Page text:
Wednesday, August 1, 2012

turn theory

(This post actually has some cross-system theory- almost making it worthwhile to post to the JC blog- but most of it will be Hugo-specific enough that I'm just going to keep it here.)

In getting newconverse working, I had to make some small changes to both the roodylib and newconverse versions of SpeakTo. One thing I noticed was that in the regular library, variations of the command >HELLO (CHARACTER) do not take up a turn (I changed this for roodylib).

Whether or not a verb routine returns true determines whether a turn passes (if a turn passes, the turn counter increases, PrintStatusLine is run again, and event code is executed). It seems like the philosophy behind turns is that ineffectual commands shouldn't take up any game time, but important commands should. Like, the entirety of verbstub, I believe, returns false, as Hugo makes the assumption that >YELL-ing or >SLEEP-ing will just provide some snide answer and that is that. >HELLO (CHARACTER) does have a pretty meaningless default response, but the command does still set the speaking global, which seems pretty important.

This system presents several points of confusion, including:
  • Any time you have to stop an action with a before rule, the "can't do" message will take up a turn while the regular action doesn't. Consistency cries! (maybe these are instances where verb routines should be replaced completely with something that always returns true)
  • What's the best way to distinguish between an ineffectual command and a useful one? From the player's perspective, it can be pretty unclear.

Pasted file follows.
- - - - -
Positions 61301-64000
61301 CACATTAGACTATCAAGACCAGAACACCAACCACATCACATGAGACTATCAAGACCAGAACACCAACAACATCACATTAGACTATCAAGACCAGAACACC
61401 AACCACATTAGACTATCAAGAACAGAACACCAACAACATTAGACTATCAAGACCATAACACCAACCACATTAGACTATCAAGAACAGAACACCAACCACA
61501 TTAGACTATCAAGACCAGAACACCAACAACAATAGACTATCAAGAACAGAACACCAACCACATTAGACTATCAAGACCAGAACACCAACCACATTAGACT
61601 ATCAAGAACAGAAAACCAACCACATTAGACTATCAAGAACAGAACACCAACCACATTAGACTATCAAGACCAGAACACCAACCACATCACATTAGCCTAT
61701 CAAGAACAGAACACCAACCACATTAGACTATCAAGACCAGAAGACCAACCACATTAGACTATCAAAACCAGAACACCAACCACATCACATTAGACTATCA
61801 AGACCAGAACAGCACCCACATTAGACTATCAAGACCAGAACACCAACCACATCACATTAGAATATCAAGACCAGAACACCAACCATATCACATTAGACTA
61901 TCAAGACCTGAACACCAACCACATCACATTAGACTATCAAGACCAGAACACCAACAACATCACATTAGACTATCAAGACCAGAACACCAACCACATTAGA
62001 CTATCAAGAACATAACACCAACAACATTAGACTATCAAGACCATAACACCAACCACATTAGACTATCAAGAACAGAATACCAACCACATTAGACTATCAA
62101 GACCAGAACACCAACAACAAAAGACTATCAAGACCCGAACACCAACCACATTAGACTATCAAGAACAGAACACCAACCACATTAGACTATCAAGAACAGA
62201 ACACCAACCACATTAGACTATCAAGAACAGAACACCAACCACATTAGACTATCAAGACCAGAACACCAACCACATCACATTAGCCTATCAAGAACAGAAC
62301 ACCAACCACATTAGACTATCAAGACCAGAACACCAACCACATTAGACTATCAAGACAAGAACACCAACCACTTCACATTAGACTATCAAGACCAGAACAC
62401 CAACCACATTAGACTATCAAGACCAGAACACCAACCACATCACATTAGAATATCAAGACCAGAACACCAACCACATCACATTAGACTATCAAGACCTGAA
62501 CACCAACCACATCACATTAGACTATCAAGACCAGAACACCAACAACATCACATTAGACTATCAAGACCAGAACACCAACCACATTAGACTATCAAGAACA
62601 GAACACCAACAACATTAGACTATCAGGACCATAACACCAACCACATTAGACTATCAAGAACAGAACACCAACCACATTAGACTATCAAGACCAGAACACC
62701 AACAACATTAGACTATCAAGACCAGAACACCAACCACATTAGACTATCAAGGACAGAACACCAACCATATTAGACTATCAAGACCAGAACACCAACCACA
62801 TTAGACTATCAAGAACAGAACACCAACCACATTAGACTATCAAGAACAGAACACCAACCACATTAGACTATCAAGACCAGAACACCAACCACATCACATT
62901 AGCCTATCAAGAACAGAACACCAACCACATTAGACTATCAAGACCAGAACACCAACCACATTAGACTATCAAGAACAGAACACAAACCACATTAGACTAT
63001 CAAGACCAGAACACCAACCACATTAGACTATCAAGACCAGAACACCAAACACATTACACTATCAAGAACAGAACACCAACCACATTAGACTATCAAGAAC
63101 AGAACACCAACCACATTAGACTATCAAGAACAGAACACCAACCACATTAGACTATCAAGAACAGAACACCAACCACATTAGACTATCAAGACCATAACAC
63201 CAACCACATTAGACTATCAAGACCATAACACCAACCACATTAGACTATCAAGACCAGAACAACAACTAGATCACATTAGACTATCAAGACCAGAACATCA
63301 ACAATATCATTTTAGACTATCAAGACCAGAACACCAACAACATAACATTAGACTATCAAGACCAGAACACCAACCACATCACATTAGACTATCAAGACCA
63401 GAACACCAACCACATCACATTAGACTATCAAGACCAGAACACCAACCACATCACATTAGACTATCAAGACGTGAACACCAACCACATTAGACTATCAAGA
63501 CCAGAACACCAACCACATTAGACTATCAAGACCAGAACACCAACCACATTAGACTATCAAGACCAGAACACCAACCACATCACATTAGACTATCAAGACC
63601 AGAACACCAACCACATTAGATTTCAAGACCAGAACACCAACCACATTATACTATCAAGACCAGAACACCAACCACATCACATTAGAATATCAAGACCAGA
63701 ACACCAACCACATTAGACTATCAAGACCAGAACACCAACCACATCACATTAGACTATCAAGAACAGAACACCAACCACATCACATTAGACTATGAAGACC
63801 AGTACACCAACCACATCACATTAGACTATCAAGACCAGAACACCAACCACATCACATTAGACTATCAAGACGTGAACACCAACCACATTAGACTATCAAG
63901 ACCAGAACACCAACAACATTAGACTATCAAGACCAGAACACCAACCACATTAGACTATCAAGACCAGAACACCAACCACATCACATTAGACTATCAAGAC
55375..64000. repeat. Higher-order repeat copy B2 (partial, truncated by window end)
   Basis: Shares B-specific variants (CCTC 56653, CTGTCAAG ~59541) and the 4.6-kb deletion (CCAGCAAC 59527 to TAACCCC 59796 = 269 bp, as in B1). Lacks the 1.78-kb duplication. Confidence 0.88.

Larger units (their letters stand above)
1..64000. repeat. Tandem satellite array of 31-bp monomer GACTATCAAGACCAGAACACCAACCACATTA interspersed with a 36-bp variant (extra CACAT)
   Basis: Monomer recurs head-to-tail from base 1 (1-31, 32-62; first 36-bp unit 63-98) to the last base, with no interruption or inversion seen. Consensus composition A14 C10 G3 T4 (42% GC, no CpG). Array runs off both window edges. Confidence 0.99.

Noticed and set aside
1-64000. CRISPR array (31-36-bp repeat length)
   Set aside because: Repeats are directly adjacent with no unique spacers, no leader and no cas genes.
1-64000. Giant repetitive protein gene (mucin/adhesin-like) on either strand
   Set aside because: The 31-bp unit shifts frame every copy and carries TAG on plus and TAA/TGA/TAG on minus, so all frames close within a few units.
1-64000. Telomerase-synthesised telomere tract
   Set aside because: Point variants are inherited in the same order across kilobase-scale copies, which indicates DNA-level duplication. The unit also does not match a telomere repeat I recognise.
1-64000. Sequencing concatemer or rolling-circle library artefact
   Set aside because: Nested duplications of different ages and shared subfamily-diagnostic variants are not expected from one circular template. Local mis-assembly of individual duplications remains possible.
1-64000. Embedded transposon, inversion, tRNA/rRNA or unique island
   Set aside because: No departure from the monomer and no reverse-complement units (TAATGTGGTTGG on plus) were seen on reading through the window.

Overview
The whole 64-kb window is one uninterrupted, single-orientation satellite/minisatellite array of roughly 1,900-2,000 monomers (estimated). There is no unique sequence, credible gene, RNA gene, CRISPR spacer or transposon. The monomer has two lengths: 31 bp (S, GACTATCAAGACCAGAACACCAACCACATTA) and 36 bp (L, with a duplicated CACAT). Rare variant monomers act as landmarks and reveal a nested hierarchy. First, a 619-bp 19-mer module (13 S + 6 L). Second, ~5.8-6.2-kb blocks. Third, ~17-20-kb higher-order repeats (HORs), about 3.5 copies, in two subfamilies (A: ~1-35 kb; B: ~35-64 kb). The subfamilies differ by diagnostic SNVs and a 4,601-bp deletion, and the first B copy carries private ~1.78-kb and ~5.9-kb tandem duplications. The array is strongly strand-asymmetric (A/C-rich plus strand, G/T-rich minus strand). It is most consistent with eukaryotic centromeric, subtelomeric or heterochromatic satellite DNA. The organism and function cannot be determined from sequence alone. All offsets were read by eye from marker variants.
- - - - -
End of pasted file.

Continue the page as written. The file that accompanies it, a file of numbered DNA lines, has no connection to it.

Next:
Some people contend that verbs like >LOOK and >EXAMINE shouldn't take up a turn, either. It's an interesting idea but might be more trouble than it's worth.

Still, what is turn-worthy is one of those things I imagine Hugo inherited from Inform. Now that I'm much more comfortable with the idea of suggesting improvements for the library, it's worth nothing that, hey, if we think we can design a more consistent system, there's nothing stopping us. In the meantime, we can continue to tune the responses one verb routine at a time.


  1. I think the risk involved in not returning true from verb routines for "ineffectual commands" is breaking mimesis for players who might be trying the command in a serious context.

    I understand the philosophy behind the distinction, but it's hard to put into practice. I think any response that is obviously just the parser being cute can safely not take up a turn. If the message leaves any room for the player to think that anything happened at all in the fictional world -- even if the game state is unaltered -- then a turn should pass. I also think that LOOK and EXAMINE definitely need to take a turn, because they are not really meta commands used by the player to gather more information about the game world, even if that is the way that the commands have become abused. Looking and examining are actions that the player character takes in the fictional world, just like any other commands.

    That said, it looks like some of the verbstub routines do return true. Some do, and some don't. Kent must have understood that commands like SMELL and THROW AT and JUMP have a real fictional presence, because those are three of the verbstubs that do return true.

    1. Huh, yeah, I missed that some of those verbstub routines *do* return true. Good to know!